This blog was materially edited on 8/14/2014 in response to a request by Bill Marden, a buyer involved with purchasing Seafood with Costco. His initial email to me stated that Costco does not engage in shipping wild or farm caught salmon to China for processing, despite information I found elsewhere on the internet. Tomorrow I look forward to speaking with him and a chance to find out more.
Today’s lunch special: Grilled salmon salad with mint dressing. Frank grilled salmon on Saturday night and I’m just finishing up the last pieces. This is a great summer salad with mint dressing drizzled over the fish. Unfortunately, the last few times I bought salmon at Costco, I’ve been somewhat disappointed. The salmon was not at its best despite being well within the sell by date. The flavor seemed off, with even more suspect texture. I started to poke around the internet and didn’t like what I read.
Last month the Los Angeles Times ran a story highlighting the bizarre travels of squid caught in California waters. “[Ninety percent] of the 230 million pounds of California squid (by far the state’s largest seafood harvest) are sent on a 12,000-mile round-trip journey to processing plants in Asia and then sent back across the Pacific.” Then I found a website for AquaStar, claiming that they sell to Costco. In virtually the same breath they state, “After the salmon are caught, they are shipped to our plant in China where they are graded for quality, de-boned, trimmed and packaged.”
I don’t like anything about this practice for many reasons, but the truth is that I made the mistake of believing the information found when I wrote about my less than excellent Costco salmon. It made sense to me that the lower cost of Costco wild caught salmon could be due to the same practices highlighted in the LA Times article, but I’ve been told by Bill Marden, a seafood buyer for Costco, that I am wrong. So now I will talk to the man tomorrow and will take advantage of an opportunity to find out more.
In the original blog I stated I would happily pay extra for domestically packaged and processed salmon. I know too much to buy food without considering issues ranging from its carbon imprint to food safety concerns. Despite what AquaStar claims, I don’t trust that they have all of that covered. I’ve heard more than a few mind numbing stories of questionable business practices from friends who conduct non-food related business in China. One friend described the business environment in China as the Wild West….err East.
A BANKRUPT MORAL COMPASS
When it comes to the food that I feed my family, I don’t have the stomach for this. I’m am increasingly determined not to eat anything that lands on Chinese soil if I can help it. China’s dismal record of lax food safety and rampant corruption poses too great a risk. What kind of bankrupt moral compass justifies contaminating pet food or adulterating infant formula for financial gain and profit? Even the exacting standards and systems in place at McDonald’s have failed to contain a “profit at any price” mentality this past month. (Currently reports claim that five employees of Shanghai Husi Food executed a scheme to relabel old meat distributed to hundreds of fast food restaurants and have been detained by authorities. Really, only five employees managed to pull this off? I can’t help but wonder what we are not being told.)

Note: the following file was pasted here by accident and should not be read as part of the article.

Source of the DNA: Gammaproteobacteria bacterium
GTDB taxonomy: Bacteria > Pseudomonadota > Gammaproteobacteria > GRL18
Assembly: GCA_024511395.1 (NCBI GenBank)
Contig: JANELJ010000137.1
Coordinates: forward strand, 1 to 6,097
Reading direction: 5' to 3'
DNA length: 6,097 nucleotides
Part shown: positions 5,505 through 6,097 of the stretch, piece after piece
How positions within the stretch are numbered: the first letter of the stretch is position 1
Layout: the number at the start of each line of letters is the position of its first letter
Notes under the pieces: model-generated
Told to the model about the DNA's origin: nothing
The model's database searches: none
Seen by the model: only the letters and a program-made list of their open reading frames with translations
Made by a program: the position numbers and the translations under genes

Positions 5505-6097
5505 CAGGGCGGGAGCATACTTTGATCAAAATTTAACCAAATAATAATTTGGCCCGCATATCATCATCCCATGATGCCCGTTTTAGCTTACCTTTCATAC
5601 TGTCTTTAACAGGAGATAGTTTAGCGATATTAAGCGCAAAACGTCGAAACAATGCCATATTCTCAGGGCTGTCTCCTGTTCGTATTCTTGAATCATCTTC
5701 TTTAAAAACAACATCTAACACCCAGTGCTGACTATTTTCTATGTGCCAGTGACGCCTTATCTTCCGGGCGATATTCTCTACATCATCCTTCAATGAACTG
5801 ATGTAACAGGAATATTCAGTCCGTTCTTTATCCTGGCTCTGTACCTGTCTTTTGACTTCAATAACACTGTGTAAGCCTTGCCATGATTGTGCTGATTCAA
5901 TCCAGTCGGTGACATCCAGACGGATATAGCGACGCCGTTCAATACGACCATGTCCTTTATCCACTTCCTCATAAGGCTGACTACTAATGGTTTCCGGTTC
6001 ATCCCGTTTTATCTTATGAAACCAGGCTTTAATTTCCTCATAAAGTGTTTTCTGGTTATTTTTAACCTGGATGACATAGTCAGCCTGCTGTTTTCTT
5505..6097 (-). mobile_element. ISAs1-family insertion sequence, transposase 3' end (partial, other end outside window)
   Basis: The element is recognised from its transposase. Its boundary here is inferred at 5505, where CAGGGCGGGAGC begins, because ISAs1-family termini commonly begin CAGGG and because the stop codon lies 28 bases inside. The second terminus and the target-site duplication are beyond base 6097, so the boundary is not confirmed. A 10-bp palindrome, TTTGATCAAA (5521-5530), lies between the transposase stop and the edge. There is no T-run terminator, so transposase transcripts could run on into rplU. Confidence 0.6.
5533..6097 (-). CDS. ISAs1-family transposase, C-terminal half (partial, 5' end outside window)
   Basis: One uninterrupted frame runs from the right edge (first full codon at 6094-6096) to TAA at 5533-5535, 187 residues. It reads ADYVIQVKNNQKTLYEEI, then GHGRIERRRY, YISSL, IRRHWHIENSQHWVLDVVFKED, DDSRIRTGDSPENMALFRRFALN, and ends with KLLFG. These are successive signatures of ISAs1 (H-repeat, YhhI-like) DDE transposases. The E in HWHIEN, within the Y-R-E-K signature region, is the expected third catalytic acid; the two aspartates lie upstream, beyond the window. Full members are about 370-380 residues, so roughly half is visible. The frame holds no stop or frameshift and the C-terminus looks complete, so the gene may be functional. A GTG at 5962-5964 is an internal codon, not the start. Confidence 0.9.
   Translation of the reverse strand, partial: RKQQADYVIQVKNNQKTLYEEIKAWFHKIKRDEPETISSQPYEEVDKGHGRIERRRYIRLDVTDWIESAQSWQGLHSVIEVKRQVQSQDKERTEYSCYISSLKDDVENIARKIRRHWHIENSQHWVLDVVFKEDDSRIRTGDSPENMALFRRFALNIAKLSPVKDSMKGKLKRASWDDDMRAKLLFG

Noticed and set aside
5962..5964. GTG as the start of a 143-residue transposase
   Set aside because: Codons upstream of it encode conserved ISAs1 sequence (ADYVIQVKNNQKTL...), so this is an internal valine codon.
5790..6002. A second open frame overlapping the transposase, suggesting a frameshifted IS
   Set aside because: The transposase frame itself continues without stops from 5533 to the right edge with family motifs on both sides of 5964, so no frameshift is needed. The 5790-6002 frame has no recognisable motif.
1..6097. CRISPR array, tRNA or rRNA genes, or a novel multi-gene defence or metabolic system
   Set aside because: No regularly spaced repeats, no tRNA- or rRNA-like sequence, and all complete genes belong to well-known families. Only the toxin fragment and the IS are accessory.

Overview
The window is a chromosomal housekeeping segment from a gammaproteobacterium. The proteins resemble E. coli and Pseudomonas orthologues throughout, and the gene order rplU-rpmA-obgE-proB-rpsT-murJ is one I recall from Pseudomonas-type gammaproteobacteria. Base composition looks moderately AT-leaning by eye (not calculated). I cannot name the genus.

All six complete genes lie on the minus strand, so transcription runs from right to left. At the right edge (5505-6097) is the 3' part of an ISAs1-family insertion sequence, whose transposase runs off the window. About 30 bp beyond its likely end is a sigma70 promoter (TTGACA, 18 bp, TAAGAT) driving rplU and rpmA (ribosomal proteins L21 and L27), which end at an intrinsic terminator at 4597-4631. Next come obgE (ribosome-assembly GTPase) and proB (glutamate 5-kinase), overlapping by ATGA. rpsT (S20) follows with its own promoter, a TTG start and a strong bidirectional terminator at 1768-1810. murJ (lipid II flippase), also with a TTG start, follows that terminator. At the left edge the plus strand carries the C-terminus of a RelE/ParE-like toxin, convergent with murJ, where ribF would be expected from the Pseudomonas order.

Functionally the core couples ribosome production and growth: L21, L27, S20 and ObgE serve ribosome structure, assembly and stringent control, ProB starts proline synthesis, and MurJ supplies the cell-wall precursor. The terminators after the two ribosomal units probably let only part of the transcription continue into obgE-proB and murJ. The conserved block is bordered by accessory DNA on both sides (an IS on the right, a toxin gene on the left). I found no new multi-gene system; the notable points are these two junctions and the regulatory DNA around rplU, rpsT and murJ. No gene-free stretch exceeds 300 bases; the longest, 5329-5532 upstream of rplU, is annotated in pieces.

The scope and continuing trail of deception in the Chinese market place has exhausted my good will. I’m done, and I hope other consumers join me. Growers, ranchers, and fishermen, along with brokers and retailers, are learning that consumers are more and more willing to consider more than cost at the cash register. I was prepared to step away from buying wild caught salmon from Costco if there was any chance it could travel to my kitchen via China. Happily, it sounds like that is not the case. So now before I trust, I get to verify.
IT’S NOT ELITIST TO DESIRE GOOD AND SAFE FOOD
In the future we may all need to be prepared to pay more to eat better. In this brave new global marketplace, every consumer is faced with an uneasy decision: How much are we able or willing to spend on the quality of our food? It’s time for every one of us to do what we can to stand up to corporate interests that mostly know how to measure worth with the bottom line, and support those who know that we are all in this together.
If it is necessary I can eat less salmon, or maybe I’ll eat it less often. I’ll happily pay more to a trusted commercial salmon fisherman who sells his frozen fare at Santa Monica’s farmer’s market, and any other source who earns my respect. I want to buy from vendors who get that we are charged to be good stewards of the land and our oceans. I’m hoping Costco hits the mark.
Every one of us can make some effort to eat better, but each of us will need to determine what makes sense for our budget and our family. I’m likely to get crucified for what is often characterized as an elitist posture, but I’m digging into my public health roots as well. Those who can afford to make a bolder stance should. Then let the reverberations be felt through the entire food supply chain.
In this brave new world the consumer wins. We get to vote with our dollars. I eagerly look forward to the opportunity to find out how Costco navigates this global food supply, and what motivates them to do so. I look forward to asking Bill a few questions. If you have any you would like me to ask for you, let me know–and then stay tuned for part 2 of this story.